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"Real" Espadrilles?

For several summers the humble peasant shoe known as the espadrille has been adorning the feet of the fashion flock, initially as a traditional flat shoe and more recently in ever higher, more fanciful, and more expensive versions. 

But at what point is an espadrille no longer an espadrille?

To start by giving credit where it's due, espadrilles apparently go back several centuries and are associated with the south of France and with Spain, especially Catalonia.  In their most basic form, they consist of woven rope soles sewn to a canvas upper.  Today many have rubber bottoms attached to the soles, but true purists eschew such modern innovations.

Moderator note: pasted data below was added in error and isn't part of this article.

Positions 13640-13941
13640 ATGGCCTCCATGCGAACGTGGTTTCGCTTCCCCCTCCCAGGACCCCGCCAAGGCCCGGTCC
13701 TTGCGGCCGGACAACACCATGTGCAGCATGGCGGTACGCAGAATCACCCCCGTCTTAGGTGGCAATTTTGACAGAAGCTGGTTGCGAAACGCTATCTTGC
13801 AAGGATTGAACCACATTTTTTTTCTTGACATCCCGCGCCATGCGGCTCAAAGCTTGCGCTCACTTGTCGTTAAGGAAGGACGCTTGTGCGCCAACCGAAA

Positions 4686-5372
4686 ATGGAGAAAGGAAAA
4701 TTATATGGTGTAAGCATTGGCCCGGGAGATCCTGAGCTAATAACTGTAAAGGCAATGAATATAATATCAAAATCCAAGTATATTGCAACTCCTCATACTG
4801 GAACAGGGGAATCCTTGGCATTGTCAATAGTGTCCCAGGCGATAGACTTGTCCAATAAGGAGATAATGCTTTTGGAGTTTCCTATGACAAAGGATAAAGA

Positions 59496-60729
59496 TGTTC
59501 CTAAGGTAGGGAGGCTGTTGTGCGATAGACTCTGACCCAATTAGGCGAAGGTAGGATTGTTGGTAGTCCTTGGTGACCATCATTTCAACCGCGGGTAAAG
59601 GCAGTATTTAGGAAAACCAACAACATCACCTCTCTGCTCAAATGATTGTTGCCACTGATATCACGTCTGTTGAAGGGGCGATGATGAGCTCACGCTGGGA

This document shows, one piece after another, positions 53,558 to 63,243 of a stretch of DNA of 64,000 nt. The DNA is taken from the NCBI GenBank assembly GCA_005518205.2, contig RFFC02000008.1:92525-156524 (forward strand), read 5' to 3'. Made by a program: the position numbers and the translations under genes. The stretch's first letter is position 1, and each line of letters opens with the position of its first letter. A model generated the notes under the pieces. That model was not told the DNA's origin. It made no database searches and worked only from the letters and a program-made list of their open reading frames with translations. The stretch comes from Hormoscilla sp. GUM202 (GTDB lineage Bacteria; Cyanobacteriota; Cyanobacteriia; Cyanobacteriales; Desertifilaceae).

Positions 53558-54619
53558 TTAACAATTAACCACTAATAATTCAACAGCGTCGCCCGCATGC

So what if we embellish and reshape them?

Cross them with flip-flops?

Sam & Libby espadrille

Turn the heel into a wedge?

Kors espadrille

Dip the whole thing into a turquoise dye bath?

Dior espadrille

Raise them to sky-high levels and invite cobbler extraordinaire Christian Louboutin to personalize them?

It seems that authentic peasant fashion, like cucina povera, has come a long way from its humble roots.  But the good news for longtime espadrille makers is that traditional or "artisanal" versions can cost more than five times as much as modernized copies -- though still orders of magnitude less than the "designer" versions.

So will whoever is wearing "real" espadrilles please stand up?  Or better yet, walk away and "borrow" a new trend?